Don't Punish Responsible Borrowers

The first major problem relates to the frequency and timing limitations on consumer access to short-term loans, even for those consumers using the product responsibly and paying off their loans in full. These limitations do not lead to a change in demand, they actually lead to a higher cost of credit for consumers by driving them to street corner loan sharks, or options with potentially fewer consumer protections, and would deprive consumers who use credit responsibly of an array of safe and regulated credit options.

Solution: We should exclude limitations from users who borrow and pay responsibly, and instead reward them for their responsible behavior.

Create Ability to Pay Requirements that Work

The second major problem relates to the ability to repay requirements as proposed. The proposal effectively puts all independent and neighborhood brick and mortar lenders out of business, which, in some cases, are the only lenders that exist in the community - especially in ‘bank desert’ areas of urban America and small, rural communities. This hints that only large brick and mortar and online lenders will remain, which while easier to regulate, comes at the expense of the consumer. As written, the ability to repay requirements for online lenders would impose significant costs on both the consumer and the lender in time and money. But worse still, the income documentation provisions of the proposal disproportionately impact elderly, women, minority, and low-income applicants -- some of the very people the proposal is designed to protect. Applicants without a documented source of income - such as stay at home moms, or those earning money informally (baby-sitting, selling food, performing tasks or odd jobs for neighbors) would all be shut out from small dollar, short-term credit by this proposal entirely.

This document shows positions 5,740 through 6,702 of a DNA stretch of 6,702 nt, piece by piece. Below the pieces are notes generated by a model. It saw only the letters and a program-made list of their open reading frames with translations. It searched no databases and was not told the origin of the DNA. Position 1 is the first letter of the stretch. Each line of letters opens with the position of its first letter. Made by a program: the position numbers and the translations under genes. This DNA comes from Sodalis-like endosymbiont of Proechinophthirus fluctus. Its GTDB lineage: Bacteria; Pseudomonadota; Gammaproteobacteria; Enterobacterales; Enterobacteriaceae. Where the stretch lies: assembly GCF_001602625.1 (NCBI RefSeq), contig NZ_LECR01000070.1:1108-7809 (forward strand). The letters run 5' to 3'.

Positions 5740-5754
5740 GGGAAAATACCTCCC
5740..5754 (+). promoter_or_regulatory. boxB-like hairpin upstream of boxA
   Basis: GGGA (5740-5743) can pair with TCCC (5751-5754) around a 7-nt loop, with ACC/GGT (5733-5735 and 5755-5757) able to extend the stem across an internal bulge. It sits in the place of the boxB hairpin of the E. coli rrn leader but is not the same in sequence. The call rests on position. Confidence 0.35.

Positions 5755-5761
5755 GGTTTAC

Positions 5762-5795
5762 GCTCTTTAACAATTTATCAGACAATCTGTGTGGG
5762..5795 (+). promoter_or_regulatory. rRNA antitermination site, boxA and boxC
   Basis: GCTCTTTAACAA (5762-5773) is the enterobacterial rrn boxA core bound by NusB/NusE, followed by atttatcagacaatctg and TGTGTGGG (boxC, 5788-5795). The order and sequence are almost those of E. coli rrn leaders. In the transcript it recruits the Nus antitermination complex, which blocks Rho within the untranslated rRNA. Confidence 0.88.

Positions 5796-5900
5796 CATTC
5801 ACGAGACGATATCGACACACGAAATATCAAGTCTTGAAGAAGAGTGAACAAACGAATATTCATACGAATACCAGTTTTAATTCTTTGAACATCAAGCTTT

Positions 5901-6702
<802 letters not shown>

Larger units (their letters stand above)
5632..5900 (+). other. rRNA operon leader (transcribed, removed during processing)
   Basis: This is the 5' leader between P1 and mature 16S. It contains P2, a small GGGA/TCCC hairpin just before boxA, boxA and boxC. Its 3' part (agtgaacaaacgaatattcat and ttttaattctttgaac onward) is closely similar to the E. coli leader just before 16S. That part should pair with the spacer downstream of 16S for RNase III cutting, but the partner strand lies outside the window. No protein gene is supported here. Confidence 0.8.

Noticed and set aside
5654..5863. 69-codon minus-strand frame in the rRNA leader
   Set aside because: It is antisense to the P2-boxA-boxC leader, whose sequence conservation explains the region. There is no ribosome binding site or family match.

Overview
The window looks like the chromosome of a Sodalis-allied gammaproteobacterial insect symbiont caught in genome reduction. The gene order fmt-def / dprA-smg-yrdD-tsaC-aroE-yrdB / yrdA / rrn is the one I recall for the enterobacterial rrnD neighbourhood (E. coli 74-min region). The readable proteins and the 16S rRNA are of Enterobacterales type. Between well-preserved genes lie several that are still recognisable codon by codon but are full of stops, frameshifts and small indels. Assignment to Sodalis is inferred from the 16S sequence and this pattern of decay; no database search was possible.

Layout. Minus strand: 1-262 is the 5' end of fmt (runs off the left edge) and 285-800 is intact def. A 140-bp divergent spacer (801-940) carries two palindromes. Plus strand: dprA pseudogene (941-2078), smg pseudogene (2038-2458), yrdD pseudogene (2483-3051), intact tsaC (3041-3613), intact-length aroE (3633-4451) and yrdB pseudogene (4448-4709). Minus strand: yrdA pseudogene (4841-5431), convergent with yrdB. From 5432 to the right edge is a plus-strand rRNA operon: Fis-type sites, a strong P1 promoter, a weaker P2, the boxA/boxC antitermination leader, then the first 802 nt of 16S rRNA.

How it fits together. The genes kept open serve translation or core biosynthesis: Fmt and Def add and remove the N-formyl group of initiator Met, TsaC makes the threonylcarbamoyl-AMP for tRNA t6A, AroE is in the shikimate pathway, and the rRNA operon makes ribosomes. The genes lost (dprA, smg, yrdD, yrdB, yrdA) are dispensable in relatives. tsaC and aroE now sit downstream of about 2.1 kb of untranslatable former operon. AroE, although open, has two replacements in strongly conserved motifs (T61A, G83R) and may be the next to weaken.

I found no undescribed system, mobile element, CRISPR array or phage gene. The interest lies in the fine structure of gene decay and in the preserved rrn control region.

Even if applicants have the proper income documentation available, accessing it and submitting it to a licensed, online lenders isn’t as straightforward as it may seem - especially for lower income individuals.

The two most common ways online lenders ask for income documentation is via online submission (something that shouldn’t be taken for granted, given the availability of internet along with requisite hardware to scan income documentation in low income communities and an average current price for a smartphone of $254) or fax machine (a dated technology that is hardly convenient for the borrower or the lender). Alternatively, applicants could mail their income documentation, wait several days for a lender to receive and process it, and then finally receive their funds. If they wanted to submit it more quickly, applicants could overnight it at their own expense, upwards of $25. These funds are generally needed to solve an urgent need, so speed is critical.

Solution: Follow the example of the credit card industry. Allow for income verification with a reasonable degree of accuracy. Modeled income looks at a customer's job, company, and location to determine if his self-reported income is reasonable. If it deviates too far from a reasonable band, it can be verified with additional customer submitted documentation.

Alternately, the federal government and payroll providers could allow access to their income data through a secure API to properly vetted and credentialed companies, which would allow lenders to accurately verify income data in real time.

This Proposal Makes Life Harder for Those It's Supposed to Protect

Proposals like this have a disproportionate impact on low income communities and make the challenges of living on a low income even more severe, with no statistical justification it improves customer success. We should allow consumers in low income communities the same conveniences as wealthy Americans to apply online for sources of credit.

Together, the proof of income and ability to pay aspects of the proposal, as is, would harm consumers, stifle innovation, and reduce access to credit to consumers who need more options.

We need to protect struggling consumers from financial harm and educate them, instead of removing access and choice. We need to reward responsible borrowers with better options, not worse. As written, the proposal would turn short-term, small-dollar credit into the only segment of the financial services market where paying back on-time means you have fewer options instead of more.